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Ask Me: Advice on a Hut Trek in the Swiss Alps

Ask Me: Advice on a Hut Trek in the Swiss Alps

Michael,

My husband is in love with backpacking and takes trips around the U.S. every year, but since this will be his fortieth birthday, he has chosen the Pennine Alps hut hike in Switzerland that you wrote about in Backpacker. I would really appreciate your thoughts on several questions that I have.

If you thought you would only get one trip to Switzerland, would you recommend the hike from St. Luc to Zermatt? Or would the longer hike from Mount Blanc to Zermatt, the Swiss Haute Route, be better? We want to be independent and enjoy the hike ourselves.

We were planning on going early to mid-September. I’m a bit sad that we won’t be able to see the wildflowers, but we cannot go before mid-August. Does it matter what days you do the hike? I would like to fly in on an off day, like Tuesday, and didn’t know if the trains and buses ran every day, or if weekends were different. Would we need to get train tickets beforehand? Is Switzerland easily traveled, being an English speaker only?

I was thinking that we would fly into Geneva. The train seemed pretty pricey. Could we rent a car to St. Luc?

The websites for the huts do not have an English translation. If we call the numbers, will there be someone who could speak English? I was going to get the huts booked and then arrange flights.

Would it be worth it to fly home from Milan and spend two days there before returning home?

I would appreciate any thoughts you have to share. Would have loved to read more about the details of your Swiss trip. Your family backpacking trips look amazing. I am looking forward to my children being old enough to go backpacking with us in the future.

Melanie
Corydon, IN

 

Trekking the Europaweg, or Europa Trail, in the Swiss Alps.

Trekking the Europaweg, or Europa Trail, in the Swiss Alps.

Hi Melanie,

Trekking in the Swiss Alps sounds like a nice way to celebrate turning 40! I’ll try to answer your questions.

You could make all the arrangements yourself; it just requires some time and organization.

The Walkers Haute Route, aka Swiss Haute Route, from Mount Blanc to Zermatt is a classic and very popular trek. The last two days of my trek from St. Luc to Zermatt follows the same route. Note that I took the high route to Zermatt, on the Europaweg, or Europa Trail (lead photo at top and all photos in this article). That is much more scenic than staying down in the valley bottom (which is easier, of course).

Which would I choose? Honestly, both are remarkably beautiful treks. St. Luc to Zermatt is shorter and does not include the Mount Blanc area, which you might not want to pass up, especially if this is a trip you’re not likely to repeat again for some years. Friends of mine did the Walkers Haute Route and really enjoyed it quite a lot. Still, the St. Luc to Zermatt trek is much less busy and goes through basically the same area of the Swiss Alps; it’s magnificent. If you want a less busy trek and don’t mind missing Mount Blanc, I’m sure you’ll find it unforgettable. I did the latter because I was looking for a trek a little more off the beaten track, and yet incredibly scenic.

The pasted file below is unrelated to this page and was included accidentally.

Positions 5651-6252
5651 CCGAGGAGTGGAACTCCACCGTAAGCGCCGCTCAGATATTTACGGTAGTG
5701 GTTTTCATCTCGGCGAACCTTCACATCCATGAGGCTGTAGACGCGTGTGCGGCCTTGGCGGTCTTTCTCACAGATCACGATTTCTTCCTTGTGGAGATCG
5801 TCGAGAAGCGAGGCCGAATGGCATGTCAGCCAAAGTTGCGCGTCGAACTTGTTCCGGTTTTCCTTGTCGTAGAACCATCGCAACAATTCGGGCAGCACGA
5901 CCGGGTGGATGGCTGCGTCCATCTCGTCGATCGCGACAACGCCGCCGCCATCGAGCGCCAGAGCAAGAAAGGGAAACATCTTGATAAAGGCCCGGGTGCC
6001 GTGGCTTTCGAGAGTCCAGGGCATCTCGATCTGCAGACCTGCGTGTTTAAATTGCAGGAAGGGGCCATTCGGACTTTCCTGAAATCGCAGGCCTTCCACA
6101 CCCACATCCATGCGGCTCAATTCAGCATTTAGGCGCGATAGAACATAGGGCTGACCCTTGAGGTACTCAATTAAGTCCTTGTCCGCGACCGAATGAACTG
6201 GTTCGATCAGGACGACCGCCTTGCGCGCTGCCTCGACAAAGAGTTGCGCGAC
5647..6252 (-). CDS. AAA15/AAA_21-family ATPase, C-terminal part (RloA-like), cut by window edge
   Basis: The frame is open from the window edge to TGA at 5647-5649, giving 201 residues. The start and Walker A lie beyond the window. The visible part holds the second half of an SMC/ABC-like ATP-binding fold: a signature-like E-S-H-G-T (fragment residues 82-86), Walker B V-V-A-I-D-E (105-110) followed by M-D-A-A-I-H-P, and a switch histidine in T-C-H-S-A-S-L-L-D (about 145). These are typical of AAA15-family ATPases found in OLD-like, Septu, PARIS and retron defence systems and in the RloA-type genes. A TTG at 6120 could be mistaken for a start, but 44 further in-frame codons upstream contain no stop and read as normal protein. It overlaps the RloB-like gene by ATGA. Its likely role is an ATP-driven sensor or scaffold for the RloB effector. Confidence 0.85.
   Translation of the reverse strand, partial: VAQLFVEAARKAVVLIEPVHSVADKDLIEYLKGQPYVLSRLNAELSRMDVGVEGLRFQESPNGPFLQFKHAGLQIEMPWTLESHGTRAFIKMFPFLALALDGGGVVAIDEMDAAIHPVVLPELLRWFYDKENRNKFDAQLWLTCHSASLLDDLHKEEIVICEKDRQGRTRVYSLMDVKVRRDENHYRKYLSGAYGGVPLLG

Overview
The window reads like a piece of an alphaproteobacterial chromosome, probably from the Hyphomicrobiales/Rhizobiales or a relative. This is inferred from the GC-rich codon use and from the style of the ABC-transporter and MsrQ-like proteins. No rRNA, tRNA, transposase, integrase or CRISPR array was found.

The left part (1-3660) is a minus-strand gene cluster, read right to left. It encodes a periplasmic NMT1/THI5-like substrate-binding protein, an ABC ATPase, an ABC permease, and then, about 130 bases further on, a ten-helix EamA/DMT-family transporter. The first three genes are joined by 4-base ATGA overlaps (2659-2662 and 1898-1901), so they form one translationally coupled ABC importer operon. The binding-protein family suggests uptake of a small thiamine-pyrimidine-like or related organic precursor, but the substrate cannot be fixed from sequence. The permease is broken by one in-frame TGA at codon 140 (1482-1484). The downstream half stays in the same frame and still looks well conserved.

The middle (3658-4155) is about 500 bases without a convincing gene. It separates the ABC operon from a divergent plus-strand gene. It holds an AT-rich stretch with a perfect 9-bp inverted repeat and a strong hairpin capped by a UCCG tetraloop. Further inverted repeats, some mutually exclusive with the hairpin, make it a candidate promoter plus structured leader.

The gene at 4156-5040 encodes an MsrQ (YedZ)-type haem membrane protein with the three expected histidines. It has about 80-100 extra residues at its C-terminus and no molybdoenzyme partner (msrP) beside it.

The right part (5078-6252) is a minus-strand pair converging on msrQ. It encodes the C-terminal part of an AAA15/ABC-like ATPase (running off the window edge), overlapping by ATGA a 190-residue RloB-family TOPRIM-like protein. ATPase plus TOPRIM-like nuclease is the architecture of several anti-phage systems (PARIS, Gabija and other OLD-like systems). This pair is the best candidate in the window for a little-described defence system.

My first trek in Switzerland (with my wife) was in the very popular Bernese Alps in mid-September, just before many of the mountain huts closed for the season. It was cool but mostly nice, late-summer weather, and there were far fewer people on the trails and in the huts. We didn’t need hut reservations (though you still might on the Walkers Haute Route). As you may know, August is holiday month for most Europeans and the trails and huts are very busy. It’s not the best time to try to do any trek. In September, you could encounter new snow, but not likely enough to force you off the trail. And if so, there’s usually a village not too far away that you can head into for a hotel room.

 

Sitting on the deck of the Europa Hut, on the Europa Trail in the Swiss Alps.

Sitting on the deck of the Europa Hut, on the Europa Trail in the Swiss Alps.

The best alternative is in July, when you will see wildflowers. But start after the snow has mostly melted out, which varies from year to year, but is usually by mid-July; hut keepers could give you some idea now when trails are likely to be mostly snow-free.